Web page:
Now you are waiting for me to take you on a guided tour of Luke 15, pointing out the hidden cultural features behind the scenes, aren't you? Well, it's not going to happen – YET. I am just suggesting that you have your cultural 1C3DJ glasses on as you read the text. Find out what you can. It will amaze you. It will make the Prodigal Son parable come alive before your eyes. I guarantee you, it adds significantly to your understanding of what is going on in this passage and connects the dots for you. Try it. As we go through the text unit by unit, I will guide you and point out features along the way. But the best thing you can do for yourself before-hand, is to have done some digging yourself and proved to yourself that you can do it too. Just do it (thanks Nike).
Culture is man's efforts to order society and define the most effective and correct way to live in it. A R Bernard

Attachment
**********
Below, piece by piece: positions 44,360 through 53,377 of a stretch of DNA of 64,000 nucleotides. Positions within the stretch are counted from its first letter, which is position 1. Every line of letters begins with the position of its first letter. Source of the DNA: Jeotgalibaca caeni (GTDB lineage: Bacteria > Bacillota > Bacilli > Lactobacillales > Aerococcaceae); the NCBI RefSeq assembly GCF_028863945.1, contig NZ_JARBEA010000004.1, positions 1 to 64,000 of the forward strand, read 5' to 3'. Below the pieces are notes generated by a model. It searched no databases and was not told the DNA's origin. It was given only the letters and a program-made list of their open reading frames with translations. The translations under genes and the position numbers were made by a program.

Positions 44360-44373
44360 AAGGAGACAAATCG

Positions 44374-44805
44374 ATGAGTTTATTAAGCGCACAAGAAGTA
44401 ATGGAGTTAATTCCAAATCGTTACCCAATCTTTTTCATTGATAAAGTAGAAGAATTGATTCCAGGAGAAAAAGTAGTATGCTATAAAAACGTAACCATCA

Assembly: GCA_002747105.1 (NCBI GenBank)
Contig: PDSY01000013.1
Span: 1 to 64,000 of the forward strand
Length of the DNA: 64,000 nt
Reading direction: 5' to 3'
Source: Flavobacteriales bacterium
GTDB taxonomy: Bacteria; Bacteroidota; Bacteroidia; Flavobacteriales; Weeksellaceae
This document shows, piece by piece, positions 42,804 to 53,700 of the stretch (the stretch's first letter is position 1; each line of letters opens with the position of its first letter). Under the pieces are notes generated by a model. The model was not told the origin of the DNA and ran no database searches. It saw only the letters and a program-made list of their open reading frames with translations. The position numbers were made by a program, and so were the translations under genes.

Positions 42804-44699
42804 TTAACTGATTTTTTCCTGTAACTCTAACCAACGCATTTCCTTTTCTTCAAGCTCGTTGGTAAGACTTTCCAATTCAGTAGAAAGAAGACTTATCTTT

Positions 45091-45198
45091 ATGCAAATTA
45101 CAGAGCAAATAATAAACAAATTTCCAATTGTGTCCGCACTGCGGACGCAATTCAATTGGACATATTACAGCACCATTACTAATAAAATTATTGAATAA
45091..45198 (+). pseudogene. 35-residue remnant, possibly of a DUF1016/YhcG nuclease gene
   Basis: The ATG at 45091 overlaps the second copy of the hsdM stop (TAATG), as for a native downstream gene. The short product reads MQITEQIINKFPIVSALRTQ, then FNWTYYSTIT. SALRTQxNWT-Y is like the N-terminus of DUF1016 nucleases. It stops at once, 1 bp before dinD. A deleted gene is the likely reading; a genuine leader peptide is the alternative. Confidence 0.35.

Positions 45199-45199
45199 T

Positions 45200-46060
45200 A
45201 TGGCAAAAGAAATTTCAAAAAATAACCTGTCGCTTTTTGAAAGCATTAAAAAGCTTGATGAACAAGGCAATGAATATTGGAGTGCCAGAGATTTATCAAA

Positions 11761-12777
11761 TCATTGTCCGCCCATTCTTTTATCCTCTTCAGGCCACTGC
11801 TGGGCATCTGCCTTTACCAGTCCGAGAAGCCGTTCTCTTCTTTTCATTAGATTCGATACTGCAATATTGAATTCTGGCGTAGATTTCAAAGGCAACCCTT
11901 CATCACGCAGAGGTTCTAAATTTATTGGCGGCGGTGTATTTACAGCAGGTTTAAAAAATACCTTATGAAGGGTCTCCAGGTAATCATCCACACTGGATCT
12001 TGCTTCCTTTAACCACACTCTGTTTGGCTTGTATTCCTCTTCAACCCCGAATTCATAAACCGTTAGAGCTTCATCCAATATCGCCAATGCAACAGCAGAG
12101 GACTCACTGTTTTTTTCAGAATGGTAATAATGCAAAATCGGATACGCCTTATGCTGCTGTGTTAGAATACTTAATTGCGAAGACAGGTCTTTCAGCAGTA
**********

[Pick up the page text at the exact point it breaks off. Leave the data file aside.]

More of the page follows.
The tragedy of Canada: They could have had French cuisine, British culture, and American technology. Instead, they ended up with British
cuisine, American culture, and French technology.
I imagine hell to be Italian punctuality, German humour and English wine. Peter Ustinov
I used to think that anyone doing something weird was weird. Now I know that it is the people who call others weird who are weird. Paul McCartney
We may have all come on different ships, but we're in the same boat now. Martin Luther King Jnr